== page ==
With more than 10,000 people turning 65 every day — a number that will increase to more than 12,000 per day over the next few years[25] — millions of people will soon reach retirement age. This means our industry will have an unprecedented opportunity to help a record number of retirees secure their financial freedom. How well we perform will have a tremendous impact on our economy and larger society for many years to come and the research clearly shows annuities can play an important role.

I am confident in our ability to work together as an industry to ensure more Americans have the resources they need to retire with confidence and I consider it an honor to be a part of an industry focused on such an important mission. I’m also proud to work for a company laser-focused on this goal and providing the products, resources and tools that help make retirement clearer for everyone, especially financial professionals and the clients they serve.

 

 

 

Guaranteed lifetime income can be obtained through the purchase of an annuity with an add on living benefit. Annuities are long term, tax deferred vehicle designed for retirement. Variable annuities involve risk and may lose value. Earnings are taxable as ordinary income when distributed. Individuals may be subject to a 10% additional tax for withdrawals before age 59½ unless an exception to the tax is met.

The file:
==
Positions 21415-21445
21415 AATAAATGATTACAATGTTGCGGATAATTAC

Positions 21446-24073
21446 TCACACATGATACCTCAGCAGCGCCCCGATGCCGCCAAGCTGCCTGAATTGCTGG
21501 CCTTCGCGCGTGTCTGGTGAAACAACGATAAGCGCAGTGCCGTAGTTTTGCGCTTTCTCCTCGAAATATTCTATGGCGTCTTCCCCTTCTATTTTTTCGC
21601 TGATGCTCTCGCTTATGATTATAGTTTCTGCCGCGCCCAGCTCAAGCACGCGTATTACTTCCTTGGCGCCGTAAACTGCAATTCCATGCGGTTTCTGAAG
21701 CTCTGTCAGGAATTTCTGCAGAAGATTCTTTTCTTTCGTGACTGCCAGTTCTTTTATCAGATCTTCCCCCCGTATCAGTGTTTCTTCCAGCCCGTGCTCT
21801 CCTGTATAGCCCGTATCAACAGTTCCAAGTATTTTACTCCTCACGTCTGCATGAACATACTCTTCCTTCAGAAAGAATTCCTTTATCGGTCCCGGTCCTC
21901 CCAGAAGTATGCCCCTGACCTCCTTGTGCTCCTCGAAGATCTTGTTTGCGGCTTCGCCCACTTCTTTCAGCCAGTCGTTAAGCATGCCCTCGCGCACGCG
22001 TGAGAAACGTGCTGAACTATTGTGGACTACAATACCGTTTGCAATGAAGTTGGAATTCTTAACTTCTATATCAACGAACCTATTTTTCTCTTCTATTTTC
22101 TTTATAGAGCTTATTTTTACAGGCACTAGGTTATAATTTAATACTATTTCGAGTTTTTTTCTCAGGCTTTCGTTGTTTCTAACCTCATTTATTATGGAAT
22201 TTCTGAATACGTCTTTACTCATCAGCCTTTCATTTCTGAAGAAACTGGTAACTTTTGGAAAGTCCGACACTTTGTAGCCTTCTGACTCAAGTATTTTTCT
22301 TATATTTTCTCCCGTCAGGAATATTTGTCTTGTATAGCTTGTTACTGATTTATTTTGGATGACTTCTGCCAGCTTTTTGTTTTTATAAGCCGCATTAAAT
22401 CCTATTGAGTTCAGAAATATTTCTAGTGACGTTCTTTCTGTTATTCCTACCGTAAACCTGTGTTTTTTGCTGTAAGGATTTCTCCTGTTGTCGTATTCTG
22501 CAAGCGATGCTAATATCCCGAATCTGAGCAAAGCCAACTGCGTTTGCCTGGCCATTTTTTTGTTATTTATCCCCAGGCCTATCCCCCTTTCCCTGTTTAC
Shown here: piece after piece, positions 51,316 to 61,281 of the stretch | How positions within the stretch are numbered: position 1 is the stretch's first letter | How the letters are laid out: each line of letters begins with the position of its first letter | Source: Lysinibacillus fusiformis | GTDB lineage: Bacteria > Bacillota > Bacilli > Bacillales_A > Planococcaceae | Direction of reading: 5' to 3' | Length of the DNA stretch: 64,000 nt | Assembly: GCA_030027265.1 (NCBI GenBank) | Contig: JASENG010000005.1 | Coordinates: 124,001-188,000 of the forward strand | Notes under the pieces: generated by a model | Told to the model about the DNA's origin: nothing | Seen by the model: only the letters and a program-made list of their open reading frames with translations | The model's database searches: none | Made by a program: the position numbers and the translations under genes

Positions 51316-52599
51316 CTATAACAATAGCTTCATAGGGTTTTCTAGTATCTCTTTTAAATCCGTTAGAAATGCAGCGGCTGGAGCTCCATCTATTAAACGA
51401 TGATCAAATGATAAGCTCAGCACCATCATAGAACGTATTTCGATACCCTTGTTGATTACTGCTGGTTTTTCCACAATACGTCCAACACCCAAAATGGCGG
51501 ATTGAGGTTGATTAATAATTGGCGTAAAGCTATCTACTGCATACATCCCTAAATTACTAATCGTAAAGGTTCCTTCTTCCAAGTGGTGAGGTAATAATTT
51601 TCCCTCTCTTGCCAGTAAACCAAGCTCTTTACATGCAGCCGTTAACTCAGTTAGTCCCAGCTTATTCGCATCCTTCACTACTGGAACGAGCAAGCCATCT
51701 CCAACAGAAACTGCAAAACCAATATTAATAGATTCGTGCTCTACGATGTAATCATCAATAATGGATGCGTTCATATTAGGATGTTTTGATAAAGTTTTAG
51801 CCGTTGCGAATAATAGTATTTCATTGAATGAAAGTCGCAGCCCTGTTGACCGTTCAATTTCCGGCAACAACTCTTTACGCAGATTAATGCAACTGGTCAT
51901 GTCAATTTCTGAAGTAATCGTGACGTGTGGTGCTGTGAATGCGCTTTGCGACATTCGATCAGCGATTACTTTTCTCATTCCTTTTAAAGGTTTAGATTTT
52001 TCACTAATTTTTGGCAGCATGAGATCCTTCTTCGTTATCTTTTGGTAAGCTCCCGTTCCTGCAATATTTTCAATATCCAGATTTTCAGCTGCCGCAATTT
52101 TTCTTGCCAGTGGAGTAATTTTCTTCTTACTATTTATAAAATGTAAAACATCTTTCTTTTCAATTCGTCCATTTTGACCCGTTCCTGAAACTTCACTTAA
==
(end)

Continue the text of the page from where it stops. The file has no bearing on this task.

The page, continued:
Add-on living benefits are available for an extra charge in addition to the ongoing fees and expenses of the variable annuity and may be subject to conditions and limitations. There is no guarantee that a variable annuity with an add-on living benefit will provide sufficient supplemental retirement income. Guarantees are backed by the claims paying ability of the issuer.
Jackson, its distributors, and their respective representatives do not provide tax, accounting, or legal advice. Any tax statements contained herein were not intended or written to be used and cannot be used for the purpose of avoiding U.S. federal, state, or local tax penalties. Tax laws are complicated and subject to change. Tax results may depend on each taxpayer’s individual set of facts and circumstances. You should rely on your own independent advisors as to any tax, accounting, or legal statements made herein.


Jackson® is the marketing name for Jackson Financial Inc., Jackson National Life Insurance Company® (Home Office: Lansing, Michigan), and Jackson National Life Insurance Company of New York® (Home Office: Purchase, New York). Jackson National Life Distributors LLC.

 

One response to “The New Longevity Marches On”

  1. alfred crake says:

    I enjoyed the report.

    I would particularly would like a male/female life expectancy chart from a US Government source.